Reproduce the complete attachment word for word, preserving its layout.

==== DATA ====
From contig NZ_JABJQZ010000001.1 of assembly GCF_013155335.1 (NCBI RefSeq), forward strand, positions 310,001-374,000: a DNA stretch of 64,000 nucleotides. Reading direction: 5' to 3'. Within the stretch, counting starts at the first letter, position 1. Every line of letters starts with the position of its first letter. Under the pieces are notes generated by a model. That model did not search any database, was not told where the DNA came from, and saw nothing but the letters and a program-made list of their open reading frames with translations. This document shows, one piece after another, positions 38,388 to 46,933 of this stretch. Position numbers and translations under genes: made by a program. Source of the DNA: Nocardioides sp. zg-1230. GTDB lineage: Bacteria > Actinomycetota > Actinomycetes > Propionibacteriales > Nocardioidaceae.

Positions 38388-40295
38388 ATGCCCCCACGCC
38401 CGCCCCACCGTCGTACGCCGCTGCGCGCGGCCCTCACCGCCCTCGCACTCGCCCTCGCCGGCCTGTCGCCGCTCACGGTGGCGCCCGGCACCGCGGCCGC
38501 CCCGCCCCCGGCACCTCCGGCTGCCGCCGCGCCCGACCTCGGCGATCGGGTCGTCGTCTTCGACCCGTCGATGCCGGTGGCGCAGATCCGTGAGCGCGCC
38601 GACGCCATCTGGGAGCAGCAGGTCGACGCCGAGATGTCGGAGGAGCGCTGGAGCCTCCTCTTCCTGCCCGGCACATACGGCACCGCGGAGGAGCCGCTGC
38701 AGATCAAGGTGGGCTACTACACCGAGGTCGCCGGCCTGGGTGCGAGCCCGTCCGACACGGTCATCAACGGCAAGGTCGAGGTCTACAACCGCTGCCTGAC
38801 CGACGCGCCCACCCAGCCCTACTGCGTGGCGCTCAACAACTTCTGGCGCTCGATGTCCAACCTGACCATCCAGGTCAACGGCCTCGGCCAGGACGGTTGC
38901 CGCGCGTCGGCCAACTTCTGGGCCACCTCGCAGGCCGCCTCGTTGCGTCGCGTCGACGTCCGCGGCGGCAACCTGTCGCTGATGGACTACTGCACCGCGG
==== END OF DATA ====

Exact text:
From contig NZ_JABJQZ010000001.1 of assembly GCF_013155335.1 (NCBI RefSeq), forward strand, positions 310,001-374,000: a DNA stretch of 64,000 nucleotides. Reading direction: 5' to 3'. Within the stretch, counting starts at the first letter, position 1. Every line of letters starts with the position of its first letter. Under the pieces are notes generated by a model. That model did not search any database, was not told where the DNA came from, and saw nothing but the letters and a program-made list of their open reading frames with translations. This document shows, one piece after another, positions 38,388 to 46,933 of this stretch. Position numbers and translations under genes: made by a program. Source of the DNA: Nocardioides sp. zg-1230. GTDB lineage: Bacteria > Actinomycetota > Actinomycetes > Propionibacteriales > Nocardioidaceae.

Positions 38388-40295
38388 ATGCCCCCACGCC
38401 CGCCCCACCGTCGTACGCCGCTGCGCGCGGCCCTCACCGCCCTCGCACTCGCCCTCGCCGGCCTGTCGCCGCTCACGGTGGCGCCCGGCACCGCGGCCGC
38501 CCCGCCCCCGGCACCTCCGGCTGCCGCCGCGCCCGACCTCGGCGATCGGGTCGTCGTCTTCGACCCGTCGATGCCGGTGGCGCAGATCCGTGAGCGCGCC
38601 GACGCCATCTGGGAGCAGCAGGTCGACGCCGAGATGTCGGAGGAGCGCTGGAGCCTCCTCTTCCTGCCCGGCACATACGGCACCGCGGAGGAGCCGCTGC
38701 AGATCAAGGTGGGCTACTACACCGAGGTCGCCGGCCTGGGTGCGAGCCCGTCCGACACGGTCATCAACGGCAAGGTCGAGGTCTACAACCGCTGCCTGAC
38801 CGACGCGCCCACCCAGCCCTACTGCGTGGCGCTCAACAACTTCTGGCGCTCGATGTCCAACCTGACCATCCAGGTCAACGGCCTCGGCCAGGACGGTTGC
38901 CGCGCGTCGGCCAACTTCTGGGCCACCTCGCAGGCCGCCTCGTTGCGTCGCGTCGACGTCCGCGGCGGCAACCTGTCGCTGATGGACTACTGCACCGCGG